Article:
The issue, as you put it, is what to do about it. SGML really
isn't the answer - it solved certain early document needs, but was ill-suited
as a format for data modeling. XML proved that you could strip out a great
deal of SGML and actually end up with a more flexible, functional language.
The drivers for unification are there; we're seeing more and more bridges
between formats, which to me usually precedes a realization that we've reached
a higher level of abstraction and are trying to patch it together with lower
level tools - eventually you have to embrace that abstraction and find a way
to more properly express it to get combinatorial explosions under
Perhaps Unification should be the focus of an IWC conference, or
Balisage or one of the other markup symposia. Don't call it XML, call it
something like DON - Document Object Notation. Throw out all initial
assumptions about specific object notations and focus on infosets and modeling
mechanisms for infosets. Recognize that each of the three domains - JSON, XML,
RDF - are all valid in their need to accomplish specific tasks, but question
whether there is some underlying consistent system that can encapsulate all
this information easily and readily. Keep the working group small and focused,
and put the thought leaders for each camp as at least some of the
representatives. It may be that there is no benefit to such unification, that
we're better with three standards rather than one, but its worth making the
effort to at least try to find common ground.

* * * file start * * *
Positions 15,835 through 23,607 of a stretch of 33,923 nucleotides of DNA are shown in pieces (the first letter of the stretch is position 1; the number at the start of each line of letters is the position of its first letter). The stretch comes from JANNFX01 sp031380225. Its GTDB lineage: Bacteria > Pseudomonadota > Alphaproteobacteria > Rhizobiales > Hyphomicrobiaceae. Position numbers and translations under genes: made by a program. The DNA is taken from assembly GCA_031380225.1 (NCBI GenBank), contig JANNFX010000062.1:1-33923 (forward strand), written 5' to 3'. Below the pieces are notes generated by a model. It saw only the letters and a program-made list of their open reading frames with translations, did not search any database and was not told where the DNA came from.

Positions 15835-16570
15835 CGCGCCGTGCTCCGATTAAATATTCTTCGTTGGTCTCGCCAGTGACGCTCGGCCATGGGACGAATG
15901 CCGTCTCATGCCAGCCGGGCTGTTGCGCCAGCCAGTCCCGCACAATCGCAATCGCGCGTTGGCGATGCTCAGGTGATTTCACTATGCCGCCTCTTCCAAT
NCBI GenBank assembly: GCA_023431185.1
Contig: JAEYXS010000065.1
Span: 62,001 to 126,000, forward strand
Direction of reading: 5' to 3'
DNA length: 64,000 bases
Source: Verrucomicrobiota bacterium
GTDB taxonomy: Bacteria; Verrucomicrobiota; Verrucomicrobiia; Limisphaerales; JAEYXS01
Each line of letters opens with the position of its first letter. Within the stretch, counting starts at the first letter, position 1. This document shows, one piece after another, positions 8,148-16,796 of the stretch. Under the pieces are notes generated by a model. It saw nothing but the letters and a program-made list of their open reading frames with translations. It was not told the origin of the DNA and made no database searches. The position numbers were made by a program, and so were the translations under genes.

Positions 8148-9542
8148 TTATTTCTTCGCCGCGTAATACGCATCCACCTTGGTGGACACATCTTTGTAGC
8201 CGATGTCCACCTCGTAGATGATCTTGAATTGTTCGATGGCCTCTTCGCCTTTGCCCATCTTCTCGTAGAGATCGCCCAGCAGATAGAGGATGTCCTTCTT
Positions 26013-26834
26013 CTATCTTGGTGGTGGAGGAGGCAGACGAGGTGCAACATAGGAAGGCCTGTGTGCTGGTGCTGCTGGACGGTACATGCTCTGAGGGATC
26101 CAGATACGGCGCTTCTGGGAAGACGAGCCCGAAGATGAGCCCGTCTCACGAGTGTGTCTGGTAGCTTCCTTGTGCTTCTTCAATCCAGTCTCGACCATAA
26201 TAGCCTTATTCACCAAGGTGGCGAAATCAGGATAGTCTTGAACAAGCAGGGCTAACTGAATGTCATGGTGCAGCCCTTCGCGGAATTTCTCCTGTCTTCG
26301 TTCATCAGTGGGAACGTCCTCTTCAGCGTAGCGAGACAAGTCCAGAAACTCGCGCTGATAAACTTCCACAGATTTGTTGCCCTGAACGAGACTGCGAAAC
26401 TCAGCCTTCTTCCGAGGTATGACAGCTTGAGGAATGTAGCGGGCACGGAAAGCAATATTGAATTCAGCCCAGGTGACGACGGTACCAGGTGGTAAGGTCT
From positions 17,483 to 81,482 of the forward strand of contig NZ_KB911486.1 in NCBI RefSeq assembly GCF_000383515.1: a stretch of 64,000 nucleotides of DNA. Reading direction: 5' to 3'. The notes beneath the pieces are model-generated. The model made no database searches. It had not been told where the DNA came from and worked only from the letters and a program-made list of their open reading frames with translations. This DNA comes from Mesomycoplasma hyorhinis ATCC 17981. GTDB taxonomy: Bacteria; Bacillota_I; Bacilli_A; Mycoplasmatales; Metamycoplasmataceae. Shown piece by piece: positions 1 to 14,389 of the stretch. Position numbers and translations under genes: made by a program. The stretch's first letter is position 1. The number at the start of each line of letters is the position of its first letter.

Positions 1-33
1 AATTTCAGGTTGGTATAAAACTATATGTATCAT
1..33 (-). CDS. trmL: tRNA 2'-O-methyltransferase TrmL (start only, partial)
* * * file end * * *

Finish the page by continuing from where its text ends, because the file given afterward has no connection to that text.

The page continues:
Lockheed / US National Archives
On Sat, Dec 4, 2010 at 11:39 AM, Dimitre
I am watching this and other threads with
Because we have often been presented with ideas,
some of them good, to
This discussion is no different than the previous ones --
outcome that didn't and will not happen.
What I want to see
is not a complete, grandiose plan then a Big Bang
to produce it -- the
Big Bang may have happened only once and nobody
has actually seen
What I want to see is *starting* with the implementation of
steps at a time, of just one first step -- beyond
The critical missing part in this discussion is how to
good ideas that have surfaced.
Is it possible to
have individual(s) that would implement series of
improvements? Improvements that would quickly gain
critical mass of users
to become de-facto standards?
Because if not, all the talks are
stirring deep waters with a teaspoon.
Here is my
As a start, take one obvious improvement, implement it for
Then go on with the next one.
But just stop only
The big problem is that something more than talking *has* to
To be specific, as a first step produce XML-N1 where the
namespace is abolished. Something not so difficult and
that eliminates 40% of the questions we see in forums. So
will be saved, satisfaction increased, trust and acceptance
*Now*, this is something.
Then face in turn XML-N2 -->
XML-N3 -->... XML-Nk...
Most important, stop talking and get
started, then never stop while
Truly great madness
cannot be achieved without significant
To invent, you
need a good imagination and a pile of
Never fight an inanimate
You've achieved success
in your field when you don't know whether what
you're doing is work or